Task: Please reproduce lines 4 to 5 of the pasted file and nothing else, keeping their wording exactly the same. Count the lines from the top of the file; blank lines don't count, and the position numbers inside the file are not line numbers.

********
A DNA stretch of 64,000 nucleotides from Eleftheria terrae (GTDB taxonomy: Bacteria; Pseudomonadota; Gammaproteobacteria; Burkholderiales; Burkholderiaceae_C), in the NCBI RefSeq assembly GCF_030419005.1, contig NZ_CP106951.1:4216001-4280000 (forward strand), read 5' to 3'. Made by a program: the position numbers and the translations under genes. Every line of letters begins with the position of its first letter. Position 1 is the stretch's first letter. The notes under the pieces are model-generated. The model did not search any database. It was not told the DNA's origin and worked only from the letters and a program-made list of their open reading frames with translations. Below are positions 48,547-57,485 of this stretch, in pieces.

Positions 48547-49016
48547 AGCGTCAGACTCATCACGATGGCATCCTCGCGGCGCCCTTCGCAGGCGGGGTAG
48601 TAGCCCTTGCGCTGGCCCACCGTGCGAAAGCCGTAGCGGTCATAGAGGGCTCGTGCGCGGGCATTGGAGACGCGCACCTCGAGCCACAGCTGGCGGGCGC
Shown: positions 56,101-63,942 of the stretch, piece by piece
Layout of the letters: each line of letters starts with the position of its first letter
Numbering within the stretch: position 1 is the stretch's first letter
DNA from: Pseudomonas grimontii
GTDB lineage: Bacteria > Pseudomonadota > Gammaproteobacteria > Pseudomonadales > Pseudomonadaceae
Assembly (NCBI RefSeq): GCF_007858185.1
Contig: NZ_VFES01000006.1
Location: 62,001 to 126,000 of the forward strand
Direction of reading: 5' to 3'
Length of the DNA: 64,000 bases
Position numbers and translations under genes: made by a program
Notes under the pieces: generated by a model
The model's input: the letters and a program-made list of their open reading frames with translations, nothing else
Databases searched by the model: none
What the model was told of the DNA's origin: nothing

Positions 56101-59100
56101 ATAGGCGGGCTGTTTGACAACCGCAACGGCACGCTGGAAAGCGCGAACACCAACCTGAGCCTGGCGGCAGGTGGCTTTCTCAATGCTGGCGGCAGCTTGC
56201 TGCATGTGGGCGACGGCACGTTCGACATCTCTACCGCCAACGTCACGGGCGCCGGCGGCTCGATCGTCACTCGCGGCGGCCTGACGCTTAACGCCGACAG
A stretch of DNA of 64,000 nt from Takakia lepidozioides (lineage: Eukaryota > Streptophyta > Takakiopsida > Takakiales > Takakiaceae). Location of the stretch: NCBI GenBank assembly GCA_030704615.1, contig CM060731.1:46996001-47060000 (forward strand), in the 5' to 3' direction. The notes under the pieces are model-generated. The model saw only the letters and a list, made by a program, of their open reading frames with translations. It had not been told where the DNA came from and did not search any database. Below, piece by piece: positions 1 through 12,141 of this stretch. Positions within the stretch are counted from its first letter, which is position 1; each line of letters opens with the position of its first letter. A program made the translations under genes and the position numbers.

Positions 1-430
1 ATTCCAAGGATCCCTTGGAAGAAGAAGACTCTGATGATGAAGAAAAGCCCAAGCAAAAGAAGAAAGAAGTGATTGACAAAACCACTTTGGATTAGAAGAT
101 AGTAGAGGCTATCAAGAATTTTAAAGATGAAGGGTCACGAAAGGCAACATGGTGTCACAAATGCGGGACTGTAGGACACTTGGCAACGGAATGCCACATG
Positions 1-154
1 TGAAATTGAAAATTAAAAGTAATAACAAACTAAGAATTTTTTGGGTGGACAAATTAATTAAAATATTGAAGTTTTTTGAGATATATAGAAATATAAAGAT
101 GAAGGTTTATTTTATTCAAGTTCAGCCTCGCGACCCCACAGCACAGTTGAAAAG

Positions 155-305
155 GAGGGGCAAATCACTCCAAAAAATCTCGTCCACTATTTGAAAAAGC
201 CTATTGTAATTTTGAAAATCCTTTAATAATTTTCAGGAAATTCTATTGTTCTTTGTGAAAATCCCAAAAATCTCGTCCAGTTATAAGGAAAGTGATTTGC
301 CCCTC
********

48601 TAGCCCTTGCGCTGGCCCACCGTGCGAAAGCCGTAGCGGTCATAGAGGGCTCGTGCGCGGGCATTGGAGACGCGCACCTCGAGCCACAGCTGGCGGGCGC
Shown: positions 56,101-63,942 of the stretch, piece by piece